Clinical Hypnotherapy: Myth vs. Fact

Clinical Hypnotherapy: Myth vs. Fact

This week Risa Bos, Orlando Clinical Hypnotherapist at Life Skills Resource Group demystifies the process of hypnotherapy and shares how it can be helpful in bringing lasting changes to her clients lives.

Risa Bos, MA, LMHC
Licensed Mental Health Counselor
Clinical Hypnotherapist

 Follow the pocket watch as it swings back and forth…just your eyes now.  You’re getting sleepy…very sleepy…your eyes are becoming heavy…so very heavy…  For the next few minutes, you will listen to the sound of my voice, and follow some simple commands…you are now a dog.  When you hear the sound of a bell, you will bark…in five, four, three, two, one…

“But I don’t want to be a dog!”  Don’t worry, you won’t be tricked into believing that, or any other ridiculous thing.  What people often imagine regarding clinical hypnosis is something comical, like what we see depicted in stage hypnosis experiments: the hypnotist plants a subliminal message that makes his subjects believe they are naked when then awaken, or that they are an animal who will bark or crow when they hear a certain word or sound.  Fearing loss of control, you might avoid hypnotherapy when, in fact, it could be just the approach you need in order to address emotional and behavioral concerns, whether on the conscious or subconscious level.

Hypnosis is really just a heightened state of relaxation, achieved through a deliberate and gradual process of induction : helping the client achieve a trance state through use of imagery and systematic relaxation.  The hypnotic state of trance is experienced along a continuum with some clients feeling  fully awake and aware of what’s being said,  and others feeling like they were asleep throughout the experience.  However a person experiences the trance state, the subconscious mind is accessible within that heightened state of relaxation.  A skilled hypnotherapist then uses that opportunity to access the subconscious mind and make positive suggestions, or negative associations for change in the client’s life.  For instance, if a client is struggling with addiction, the therapist might suggest that inhaling cigarette smoke burns the client’s throat like acid, or that alcohol tastes like vinegar.  Conversely, positive suggestions are made through the use of imagery, such as having the client imagine a field of flowers representing choices—all beautiful in their own way.  Or envision a ship sailing across the sea, carrying with it a troubling or traumatic memory or some distressing aspect of the client’s current life.  The suggestions are made using a soothing and calming vocal tone, which encourages and deepens the person’s state of relaxation, or trance.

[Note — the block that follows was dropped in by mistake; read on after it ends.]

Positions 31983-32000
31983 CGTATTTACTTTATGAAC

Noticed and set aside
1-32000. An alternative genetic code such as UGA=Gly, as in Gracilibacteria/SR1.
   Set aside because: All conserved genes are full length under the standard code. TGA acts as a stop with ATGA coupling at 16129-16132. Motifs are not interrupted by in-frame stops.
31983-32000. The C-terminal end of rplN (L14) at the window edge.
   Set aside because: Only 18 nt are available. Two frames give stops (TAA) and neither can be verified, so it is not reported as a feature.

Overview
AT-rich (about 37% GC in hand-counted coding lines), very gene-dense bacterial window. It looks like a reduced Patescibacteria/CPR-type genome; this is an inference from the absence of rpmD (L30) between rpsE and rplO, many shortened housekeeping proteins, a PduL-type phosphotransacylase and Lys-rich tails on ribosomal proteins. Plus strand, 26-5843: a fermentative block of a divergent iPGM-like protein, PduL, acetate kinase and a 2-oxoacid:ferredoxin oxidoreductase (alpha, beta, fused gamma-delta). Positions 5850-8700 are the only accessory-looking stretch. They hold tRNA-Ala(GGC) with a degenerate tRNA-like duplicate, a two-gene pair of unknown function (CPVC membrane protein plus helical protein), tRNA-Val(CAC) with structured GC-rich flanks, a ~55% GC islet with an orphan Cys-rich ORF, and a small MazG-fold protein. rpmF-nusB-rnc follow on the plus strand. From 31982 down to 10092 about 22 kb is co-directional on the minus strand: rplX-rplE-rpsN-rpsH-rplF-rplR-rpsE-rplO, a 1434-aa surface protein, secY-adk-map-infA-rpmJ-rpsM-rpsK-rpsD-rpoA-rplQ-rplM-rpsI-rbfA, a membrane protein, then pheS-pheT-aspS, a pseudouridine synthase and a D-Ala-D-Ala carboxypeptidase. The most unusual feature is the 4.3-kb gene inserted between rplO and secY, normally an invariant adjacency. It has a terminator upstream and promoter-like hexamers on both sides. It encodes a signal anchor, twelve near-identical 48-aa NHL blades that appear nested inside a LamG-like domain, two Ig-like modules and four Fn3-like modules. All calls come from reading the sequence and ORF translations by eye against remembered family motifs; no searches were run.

Some people worry that the hypnotherapist will force them to address and re-experience something painful, and that they will not be able to escape the discomfort.  A good hypnotherapist always lets the client be in control of what he or she is ready to face.  A hand signal, for instance, can be established  before induction into hypnotic trance, that will alert the therapist to any extreme discomfort or adverse reaction the client is experiencing.  The therapist can then redirect the imagery to reduce the distress, or gently bring the client out of trance for further processing of the reaction.

Imagine that you feel a wave of calm beginning to travel through your body, beginning at your toes.  It flows through your feet, your ankles, your shins and calves…carrying with it as it travels ALL the tension and stress we often carry in our bodies. You feel the calming, gentle current over your thighs and hips, your stomach, your chest, your shoulders…and as it travels, it leaves behind lightness and peace, beginning to give you the feeling that you’re floating…

A hypnotic experience can be a lot like a spa treatment, in that the client often comes out of hypnotic trance feeling rested and calm, reporting that this feeling extends throughout their day or even several days.  What the client experiences while under hypnosis is quite pleasant; the therapist uses imagery and metaphors that the client has identified as pleasing, and usually the client comes out of the trance feeling refreshed and empowered.  In my practice, I typically use the initial hypnosis session to instill a calm, peaceful place using a setting the client has indicated as pleasant and relaxing.  Many clients, for instance, select the beach as their happy place.  With that imagery, I will help the client envision being at the beach, and experiencing all the sensory elements of being  there: what they hear, what they see, what they smell, even the taste of the salt air.  This peaceful image can then be stored within the client’s memory and later accessed when the client feels stressed or angry.

In my practice, I have used hypnosis to help clients who struggle with substance abuse, cigarette smoking, weight and fitness, traumatic memories, phobias and general anxiety.   Hypnotherapy can be incorporated into our regular course of treatment, or it may be used to supplement ongoing counseling you are undergoing with another therapist.

At Life Skills Resource Group, we have a team of skilled therapists who can address most any emotional or behavioral concern you may have.  If you are interested in hypnotherapy and would like a free phone consultation, feel free to call our office at (407)355-7378.  Read more about Risa Bos’s background and therapeutic approach.